I did a little more researching on the part and found a forum where some wonderfulblessedfabuloussweetkindadorablelovely person wrote that most horizontal bake ignitors (which was what I needed) were interchangeable provided you had someone handy who knew how to splice wires. My husband’s middle name is SpliceWires. With that piece of information on hand, I found a part for under twenty dollars (after springing for expedited shipping) that would do the job. I ordered. It arrived Tuesday morning. I dropped the package in my working-from-home-husband’s lap and begged him to use his lunch break to fix it. He -again- obliged. Having married a brilliant man makes me feel brilliant by proxy. I patted him on the back. Then I patted myself on the back. And then I made these.
What are these you ask?
Ham and Swiss Twisted Sandwiches, I say.
These were a favourite of ours for picnic lunches toward the end of farmers’ market season around here. They’re gorgeous brown, sesame-dusted-for-crunch, soft bread encased salty ham and nutty Swiss cheese sandwiches. You can make these a month in advance, wrap in foil, freeze and reheat for a fast hot meal. Or do like we did- wrap in foil or parchment, refrigerate and pack in a picnic lunch with a bottle of honey or horseradish mustard, a crunchy apple and a thermos of hot cider. Can you even imagine something more perfect than that lunch on a blanket in crisp air under technicolor trees?
The answer is no and not forty-two, in case you were wondering.
So, unless your baking ignitor is kaput and you’re waiting for your cheapola replacement to come, you really ought to bake yourself a tray of these before the snow brings down the rest of those perfect and vibrant leaves and get yourself out on a picnic blanket STAT.
P.S. The reason two of the sandwiches were glaringly not-twisty is because two of the children eating them are of the No-Swiss-cheese variety. There’s no fun in force-feeding disliked cheese on a picnic, so I left them un-twisted so we’d know at a glance which sandwich went to whom!
Ham and Swiss Twisted Sandwiches
For the dough:
- 2 pounds of soft white bread dough ( This link is to is my preferred dough for these sandwiches ~or~ you can use thawed, previously frozen homemade or purchased dough.)
For the Filling:
- 24 very thin slices deli ham I like Virginia-style baked or honey-baked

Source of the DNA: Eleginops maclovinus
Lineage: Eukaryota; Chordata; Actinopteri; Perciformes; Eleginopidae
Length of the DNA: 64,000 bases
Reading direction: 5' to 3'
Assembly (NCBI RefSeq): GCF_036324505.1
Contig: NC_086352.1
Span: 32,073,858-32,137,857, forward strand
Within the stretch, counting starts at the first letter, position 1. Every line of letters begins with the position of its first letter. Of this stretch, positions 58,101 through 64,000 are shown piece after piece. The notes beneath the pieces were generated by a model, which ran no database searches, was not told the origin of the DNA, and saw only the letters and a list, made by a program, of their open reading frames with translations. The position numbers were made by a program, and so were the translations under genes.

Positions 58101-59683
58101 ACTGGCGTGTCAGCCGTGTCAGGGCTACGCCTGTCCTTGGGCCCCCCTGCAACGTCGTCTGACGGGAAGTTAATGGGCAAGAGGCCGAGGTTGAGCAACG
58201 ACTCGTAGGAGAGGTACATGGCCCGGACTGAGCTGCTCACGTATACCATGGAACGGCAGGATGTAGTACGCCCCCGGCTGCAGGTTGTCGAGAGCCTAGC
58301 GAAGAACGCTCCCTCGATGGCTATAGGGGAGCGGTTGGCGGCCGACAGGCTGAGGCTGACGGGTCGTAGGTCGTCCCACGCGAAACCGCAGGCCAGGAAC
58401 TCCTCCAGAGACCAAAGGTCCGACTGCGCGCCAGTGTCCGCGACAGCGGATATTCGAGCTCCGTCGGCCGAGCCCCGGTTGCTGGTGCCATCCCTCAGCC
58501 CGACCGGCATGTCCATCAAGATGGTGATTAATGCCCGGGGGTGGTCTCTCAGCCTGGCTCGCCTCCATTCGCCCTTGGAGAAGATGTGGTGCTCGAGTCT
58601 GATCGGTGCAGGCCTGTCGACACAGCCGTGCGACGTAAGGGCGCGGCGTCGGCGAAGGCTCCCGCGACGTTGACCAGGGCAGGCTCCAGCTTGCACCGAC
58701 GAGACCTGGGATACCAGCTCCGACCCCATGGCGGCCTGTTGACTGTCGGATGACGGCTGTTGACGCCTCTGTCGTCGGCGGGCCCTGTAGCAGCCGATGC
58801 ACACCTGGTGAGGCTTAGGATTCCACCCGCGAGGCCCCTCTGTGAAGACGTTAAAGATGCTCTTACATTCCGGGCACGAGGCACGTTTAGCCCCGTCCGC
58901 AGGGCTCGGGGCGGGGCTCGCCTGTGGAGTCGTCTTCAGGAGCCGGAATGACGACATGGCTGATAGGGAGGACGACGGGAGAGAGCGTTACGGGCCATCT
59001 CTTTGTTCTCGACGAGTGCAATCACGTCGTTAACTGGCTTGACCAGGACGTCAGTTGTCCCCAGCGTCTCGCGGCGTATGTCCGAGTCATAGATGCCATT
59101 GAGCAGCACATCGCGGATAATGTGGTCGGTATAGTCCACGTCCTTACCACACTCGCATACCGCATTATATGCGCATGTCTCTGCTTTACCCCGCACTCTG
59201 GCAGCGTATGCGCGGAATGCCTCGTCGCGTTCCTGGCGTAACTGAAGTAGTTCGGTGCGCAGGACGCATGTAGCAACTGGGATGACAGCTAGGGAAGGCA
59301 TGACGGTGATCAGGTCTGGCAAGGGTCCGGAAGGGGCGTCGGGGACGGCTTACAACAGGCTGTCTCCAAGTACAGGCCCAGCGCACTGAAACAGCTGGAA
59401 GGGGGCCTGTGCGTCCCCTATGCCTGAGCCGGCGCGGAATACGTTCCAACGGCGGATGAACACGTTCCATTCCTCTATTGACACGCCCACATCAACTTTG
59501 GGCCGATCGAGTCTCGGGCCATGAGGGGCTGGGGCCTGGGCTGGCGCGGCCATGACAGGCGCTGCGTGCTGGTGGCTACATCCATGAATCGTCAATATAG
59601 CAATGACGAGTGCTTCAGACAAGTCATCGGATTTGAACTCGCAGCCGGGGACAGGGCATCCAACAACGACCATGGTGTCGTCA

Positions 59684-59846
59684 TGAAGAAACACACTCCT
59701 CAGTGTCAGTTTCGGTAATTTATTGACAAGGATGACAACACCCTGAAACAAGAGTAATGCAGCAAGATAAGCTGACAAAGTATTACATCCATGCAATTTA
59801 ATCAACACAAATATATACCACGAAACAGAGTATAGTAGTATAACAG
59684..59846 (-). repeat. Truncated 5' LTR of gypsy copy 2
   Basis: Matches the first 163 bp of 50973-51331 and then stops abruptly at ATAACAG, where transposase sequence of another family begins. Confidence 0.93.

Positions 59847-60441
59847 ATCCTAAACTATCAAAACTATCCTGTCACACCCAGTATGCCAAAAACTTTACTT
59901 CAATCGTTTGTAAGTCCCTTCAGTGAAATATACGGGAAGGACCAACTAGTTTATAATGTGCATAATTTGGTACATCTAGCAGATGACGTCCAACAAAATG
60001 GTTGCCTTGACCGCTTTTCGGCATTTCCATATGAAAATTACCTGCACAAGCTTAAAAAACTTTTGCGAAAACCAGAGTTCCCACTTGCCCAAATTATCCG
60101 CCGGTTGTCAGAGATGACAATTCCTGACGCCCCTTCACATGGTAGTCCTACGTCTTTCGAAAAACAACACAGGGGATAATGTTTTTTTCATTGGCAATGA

- 12 slices deli Swiss cheese
- For the Topping:
- 1 egg beaten with a fork
- 3 tablespoons sesame seeds
- Divide the dough into 6 equal pieces. Cover 5 pieces with a tea towel.
- Divide the 6th piece of dough into two equal pieces and flatten the two pieces into 6 to 8 inch long rectangles.
- Tear or cut two slices of Swiss cheese into strips. Arrange half of the cheese strips down the long edge of one rectangle and repeat with the remaining cheese and other rectangle.
- Stack 2 pieces of ham and roll up into a tight tube, lay that on top of the cheese on on rectangle then repeat with 2 more pieces of ham and the other rectangle.
- Wrap the dough around the ham and cheese, taking care to pinch the ends and seams tightly to seal.
- Squeeze the ends of the two tubes together and then twist them around each other, pinching the opposite ends together when you reach them.
- Transfer to a parchment lined baking sheet.
- Repeat with remaining pieces of dough.
- Let the sandwich twists rise in a warm, draft-free place covered gently with a tea towel, until puffy, about 30 minutes.
- Preheat oven to 400°F.
- Carefully remove the tea towel from the twists, brush them with the beaten egg and sprinkle about 2 teaspoons of sesame seeds each one.
- Bake for 18-24 minutes, or until a beautiful brown. Remove from the oven and let cool on the tray for 10 minutes.
- Eat while warm or transfer to a wire rack to finish cooling before wrapping in foil or parchment and refrigerating or freezing.
To Reheat from Refrigerated:
- Place foil or parchment wrapped sandwich twist in a preheated 350°F oven for 15-20 minutes, or until heated through.
To Reheat from Frozen:
- Place foil or parchment wrapped sandwich twist in a preheated 350°F oven for 30-40 minutes, or until heated through.